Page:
On every kind of thoroughfare from Interstate highways to dirt roads, drivers exceed the speed limit. To be fair, it's easy to do on a deserted rural lane or when all of the drivers around you are over the limit. I imagine that sometimes drivers think that 5 or 10 miles per hour over the speed limit isn't much, especially if that threshold is 40 MPH or greater.
What people often fail to realize, however, is how much more harm they can do by going "just over" the speed limit. As an example, William Davies piloted his Ford Focus at 48 MPH on a road where the posted limit was 40 MPH. Had he been a compliant driver, he would have been traveling three meters (about ten feet) slower per second when he approached an intersection in the Welsh town of Newport.
At an intersection, a few feet, let alone meters, can mean, literally, the difference between life and death--especially for someone crossing the juncture without the protection of 4000 pounds of metal.
A report issued after the court's inquest said as much. The excessive speed "more than minimally contributed" to Mr. Davies striking--and killing--16-year-old Joshua Fletcher.
The teenager, who was said to be a talented rugby player and was studying to be a mechanic, was riding his bike to school on 16 October 2020 when Mr. Davies struck him. The impact fractured his skull and caused multiple brain injuries. He was declared dead at the scene.
You may have noticed a key word in the paragraph before the previous one: "minimally." I can't help but to think that the report's author was a lawyer or had one by his or her side: It couldn't have been chosen more carefully or deliberately. That word allowed them to say "but" without saying "but."
To wit: According to that report, Fletcher crossed the intersection "carelessly" because he was distracted by the headphones he was wearing. OK, that's fair enough: I never have ridden with headphones. Also, the report noted, he wasn't wearing a helmet.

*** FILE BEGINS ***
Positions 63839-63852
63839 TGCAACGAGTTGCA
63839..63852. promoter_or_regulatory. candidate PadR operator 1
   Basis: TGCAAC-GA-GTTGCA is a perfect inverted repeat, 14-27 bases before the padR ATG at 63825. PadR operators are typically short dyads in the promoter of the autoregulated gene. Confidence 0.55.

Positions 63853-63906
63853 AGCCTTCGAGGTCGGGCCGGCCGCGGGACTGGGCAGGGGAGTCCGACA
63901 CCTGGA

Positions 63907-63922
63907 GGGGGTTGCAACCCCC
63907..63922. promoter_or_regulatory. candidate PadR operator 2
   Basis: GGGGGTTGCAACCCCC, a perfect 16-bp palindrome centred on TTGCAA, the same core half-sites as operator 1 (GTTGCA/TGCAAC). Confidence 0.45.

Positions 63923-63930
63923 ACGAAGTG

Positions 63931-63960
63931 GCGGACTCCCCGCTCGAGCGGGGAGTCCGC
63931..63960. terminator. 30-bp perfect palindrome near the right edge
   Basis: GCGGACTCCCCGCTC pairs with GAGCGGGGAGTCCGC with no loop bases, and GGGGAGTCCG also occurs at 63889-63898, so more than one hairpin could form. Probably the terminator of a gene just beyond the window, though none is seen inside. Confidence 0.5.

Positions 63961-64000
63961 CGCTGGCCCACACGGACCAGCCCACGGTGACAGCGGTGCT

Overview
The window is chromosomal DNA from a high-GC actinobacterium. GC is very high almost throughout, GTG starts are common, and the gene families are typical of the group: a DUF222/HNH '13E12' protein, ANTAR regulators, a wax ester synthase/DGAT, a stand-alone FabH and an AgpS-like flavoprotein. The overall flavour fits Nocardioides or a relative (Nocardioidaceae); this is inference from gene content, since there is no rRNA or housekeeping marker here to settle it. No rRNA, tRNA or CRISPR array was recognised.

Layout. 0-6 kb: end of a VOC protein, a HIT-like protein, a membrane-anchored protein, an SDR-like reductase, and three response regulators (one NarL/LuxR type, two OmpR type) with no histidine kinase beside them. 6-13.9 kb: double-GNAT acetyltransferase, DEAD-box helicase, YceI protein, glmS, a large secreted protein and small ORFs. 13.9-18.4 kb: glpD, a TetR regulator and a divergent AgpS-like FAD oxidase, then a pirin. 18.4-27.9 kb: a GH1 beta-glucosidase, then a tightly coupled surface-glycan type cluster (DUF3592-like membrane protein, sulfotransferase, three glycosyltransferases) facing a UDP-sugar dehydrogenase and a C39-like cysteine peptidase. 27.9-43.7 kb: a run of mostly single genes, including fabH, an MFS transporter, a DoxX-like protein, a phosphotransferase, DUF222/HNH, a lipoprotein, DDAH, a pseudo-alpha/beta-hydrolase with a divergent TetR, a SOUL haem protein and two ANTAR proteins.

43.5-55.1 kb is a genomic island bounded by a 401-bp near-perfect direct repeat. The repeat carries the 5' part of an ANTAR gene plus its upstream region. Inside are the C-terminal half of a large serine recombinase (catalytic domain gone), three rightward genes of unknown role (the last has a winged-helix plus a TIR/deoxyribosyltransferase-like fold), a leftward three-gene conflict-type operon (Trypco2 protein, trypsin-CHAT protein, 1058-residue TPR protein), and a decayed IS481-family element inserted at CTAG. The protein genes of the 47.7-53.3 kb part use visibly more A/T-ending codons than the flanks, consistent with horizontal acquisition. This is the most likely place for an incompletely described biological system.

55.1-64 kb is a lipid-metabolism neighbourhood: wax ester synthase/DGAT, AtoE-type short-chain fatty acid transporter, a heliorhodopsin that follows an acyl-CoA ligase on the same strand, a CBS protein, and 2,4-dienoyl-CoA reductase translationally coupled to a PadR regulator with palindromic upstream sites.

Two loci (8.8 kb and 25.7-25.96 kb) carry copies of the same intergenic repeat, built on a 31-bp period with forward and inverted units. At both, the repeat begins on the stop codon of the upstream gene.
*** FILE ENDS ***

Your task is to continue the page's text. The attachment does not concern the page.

On the basis of those factors, the report, in essence, said that Joshua Fletcher--who rode his bike to school because he was late whenever he took the bus--was responsible for his own death.
Now, I am not a coroner or forensic scientist, and I have never had children (though I've taught and worked with them in other ways), so take what I am about to say for what it's worth: Rare is the circumstance when a child, or even a teenager, should be blamed for his or her own death. Even if we can agree that Fletcher "should have" worn a helmet and "shouldn't have" worn headphones while riding, he didn't deserve to die for making choices teenagers, left to their own devices, would make.
(I rode without a helmet as a teenager because the only ones available were the "leather hairnets"--like the old football helmets--or lids from other sports like hockey. And I rode without headphones because, well, we didn't have them in those days. But would I have gone bareheaded and with my ears plugged if helmets and phones were available?)
I am not saying that William Davies was some sort of homicidal maniac. He, too, made a careless choice--arguably more careless, since he had those 4000 pounds of metal and, one assumes, more wisdom than a sixteen-year-old would have.
Perhaps the point is not to assign blame but, rather, to look at what leads people to such tragedies. Of course cyclists should be encouraged to wear helmets and not to wear headphones. But drivers also need to be aware that they are, in essence, guiding a lethal weapon whose destructive force increases exponentially with incremental increases in speed.